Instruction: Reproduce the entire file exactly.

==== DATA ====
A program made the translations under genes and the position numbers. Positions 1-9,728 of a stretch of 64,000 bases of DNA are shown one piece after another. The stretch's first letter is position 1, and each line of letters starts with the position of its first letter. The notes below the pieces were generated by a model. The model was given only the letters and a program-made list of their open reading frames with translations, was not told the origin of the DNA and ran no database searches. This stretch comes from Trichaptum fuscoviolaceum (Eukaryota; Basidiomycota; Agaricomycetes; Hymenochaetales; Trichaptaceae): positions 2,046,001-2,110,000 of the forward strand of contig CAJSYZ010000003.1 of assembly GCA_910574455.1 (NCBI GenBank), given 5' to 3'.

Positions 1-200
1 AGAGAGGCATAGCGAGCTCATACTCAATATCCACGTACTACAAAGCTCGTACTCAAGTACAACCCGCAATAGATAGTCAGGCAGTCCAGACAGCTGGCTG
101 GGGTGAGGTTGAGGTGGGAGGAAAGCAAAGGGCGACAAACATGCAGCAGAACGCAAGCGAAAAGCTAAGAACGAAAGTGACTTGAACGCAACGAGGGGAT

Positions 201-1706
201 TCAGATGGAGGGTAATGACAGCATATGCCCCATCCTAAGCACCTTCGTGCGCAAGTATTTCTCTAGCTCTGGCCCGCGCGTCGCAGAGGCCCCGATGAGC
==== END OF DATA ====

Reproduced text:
A program made the translations under genes and the position numbers. Positions 1-9,728 of a stretch of 64,000 bases of DNA are shown one piece after another. The stretch's first letter is position 1, and each line of letters starts with the position of its first letter. The notes below the pieces were generated by a model. The model was given only the letters and a program-made list of their open reading frames with translations, was not told the origin of the DNA and ran no database searches. This stretch comes from Trichaptum fuscoviolaceum (Eukaryota; Basidiomycota; Agaricomycetes; Hymenochaetales; Trichaptaceae): positions 2,046,001-2,110,000 of the forward strand of contig CAJSYZ010000003.1 of assembly GCA_910574455.1 (NCBI GenBank), given 5' to 3'.

Positions 1-200
1 AGAGAGGCATAGCGAGCTCATACTCAATATCCACGTACTACAAAGCTCGTACTCAAGTACAACCCGCAATAGATAGTCAGGCAGTCCAGACAGCTGGCTG
101 GGGTGAGGTTGAGGTGGGAGGAAAGCAAAGGGCGACAAACATGCAGCAGAACGCAAGCGAAAAGCTAAGAACGAAAGTGACTTGAACGCAACGAGGGGAT

Positions 201-1706
201 TCAGATGGAGGGTAATGACAGCATATGCCCCATCCTAAGCACCTTCGTGCGCAAGTATTTCTCTAGCTCTGGCCCGCGCGTCGCAGAGGCCCCGATGAGC